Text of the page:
Sunday, October 15, 2017

Fake Photos and the Folks Who Share Them

This is not the U.S. Army football team
kneeling during the National Anthem.
A picture is worth a thousand words, and a picture that gets shared can get exposure at exponential levels. Unfortunately, pictures can be altered in ways that do not depict reality. Sometimes a picture doesn’t even need any alteration. Sometimes, all a skilled photo distributor needs to do is to attach a provocative story related to trending news.
For example, one very hot topic has been protests by NFL players who take a knee during the National Anthem. The photo at the top of this post shows the U.S. Navy football team kneeling in unison for prayer before a game against the University of Tulsa. However, those players certainly didn’t take a knee during the playing of the National Anthem.

Nevertheless, some enterprising “creator” made up a story about the U.S. Army football team taking to their knees in solidarity with the NFL’s kneelers. Then he or she put the story and the photo into distribution.
The photo was real, but the story was a complete lie. When I stumbled across the picture, it seemed preposterous. I did a Google search for “U.S. Army football team kneeling.” The top organic search result was from Snopes.
That post debunked the story, as did a post from That’s Nonsense.
Still, lots of people have shared the story and the picture, probably because they think it shows something very ironic related to the kneel for the Anthem protests.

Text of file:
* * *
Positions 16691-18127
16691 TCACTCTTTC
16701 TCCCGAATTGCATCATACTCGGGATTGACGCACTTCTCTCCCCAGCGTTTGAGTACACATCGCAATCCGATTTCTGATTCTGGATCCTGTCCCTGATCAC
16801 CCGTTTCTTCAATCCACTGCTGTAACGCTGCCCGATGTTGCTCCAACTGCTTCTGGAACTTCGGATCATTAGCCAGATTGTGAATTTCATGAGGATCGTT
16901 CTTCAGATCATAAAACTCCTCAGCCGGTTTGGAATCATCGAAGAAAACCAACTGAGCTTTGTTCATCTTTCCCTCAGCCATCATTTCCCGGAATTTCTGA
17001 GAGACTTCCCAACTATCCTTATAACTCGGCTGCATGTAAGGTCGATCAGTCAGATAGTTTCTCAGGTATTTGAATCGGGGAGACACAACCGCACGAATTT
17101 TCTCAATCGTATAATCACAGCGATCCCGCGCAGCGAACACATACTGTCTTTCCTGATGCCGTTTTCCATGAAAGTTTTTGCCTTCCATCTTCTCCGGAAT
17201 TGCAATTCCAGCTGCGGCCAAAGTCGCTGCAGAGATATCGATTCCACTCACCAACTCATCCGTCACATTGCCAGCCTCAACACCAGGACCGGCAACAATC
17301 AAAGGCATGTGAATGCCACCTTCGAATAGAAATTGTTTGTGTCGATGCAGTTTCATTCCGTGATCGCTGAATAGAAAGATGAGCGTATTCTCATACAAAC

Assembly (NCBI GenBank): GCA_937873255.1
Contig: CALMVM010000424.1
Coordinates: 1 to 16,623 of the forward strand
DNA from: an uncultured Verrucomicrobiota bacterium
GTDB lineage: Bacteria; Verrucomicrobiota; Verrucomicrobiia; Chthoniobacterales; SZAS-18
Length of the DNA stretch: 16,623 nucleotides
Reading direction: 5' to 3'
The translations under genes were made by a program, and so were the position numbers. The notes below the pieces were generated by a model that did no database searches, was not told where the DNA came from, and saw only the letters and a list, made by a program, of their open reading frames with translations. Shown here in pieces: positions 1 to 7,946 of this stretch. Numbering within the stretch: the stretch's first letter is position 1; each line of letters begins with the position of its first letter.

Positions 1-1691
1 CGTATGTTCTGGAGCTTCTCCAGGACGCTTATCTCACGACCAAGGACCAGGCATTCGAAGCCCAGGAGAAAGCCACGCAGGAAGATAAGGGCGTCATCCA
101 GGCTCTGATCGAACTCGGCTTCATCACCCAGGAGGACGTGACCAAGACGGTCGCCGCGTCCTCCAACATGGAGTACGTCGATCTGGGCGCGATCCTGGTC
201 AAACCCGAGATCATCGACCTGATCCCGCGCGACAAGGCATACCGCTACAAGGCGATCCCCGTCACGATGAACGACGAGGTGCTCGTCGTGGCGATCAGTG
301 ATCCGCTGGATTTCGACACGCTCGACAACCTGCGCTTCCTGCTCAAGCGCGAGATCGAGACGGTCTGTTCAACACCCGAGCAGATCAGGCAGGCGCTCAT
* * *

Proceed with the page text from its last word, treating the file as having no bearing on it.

Another picture that has been circulating recently was of several of the Republican candidates reciting the Pledge of Allegiance before one of the debates in 2016. Donald Trump has his hands at his side while the other Republican candidates have their right hands over their hearts. It was a great picture to confirm the bias among many that President Trump is a hypocrite. That photoshopped picture has been debunked.
This technique of photoshopping pictures to score political points works in the other direction as well. Around 2010, President Barack Obama’s face was photoshopped into a picture of members of the Black Panthers. Just one more fake photo debunked by Snopes. The picture didn’t even make sense, but people who believed the worst about Obama shared it.
Some photoshopped pictures are gross. One recent photo showed President Trump from behind while walking on a golf course. It appeared that there was a stain on his white pants indicative of - to put it delicately - a fecal episode. The stain was added to the pic. It confirmed the bias among some that President Trump is an oblivious buffoon. Similarly, someone photoshopped a picture of Hillary Clinton with a stain on her pants.
When people see pictures that make them chuckle or pictures that confirm their political and cultural biases, many don’t question the veracity of the pictures. That would take longer than the one second it takes to click on the share button.
When it comes to pictures on the internet, seeing should not be equated with believing. Photos can be manipulated, and there’s no shortage of people who are sufficiently skilled to make a photoshopped image look authentic. Sharing is easy. Scratching beneath the surface is work.

5 reasons why people share fake photos during disasters. This article from CNN breaks down some of the biggest reasons people believe what they see on the internet.

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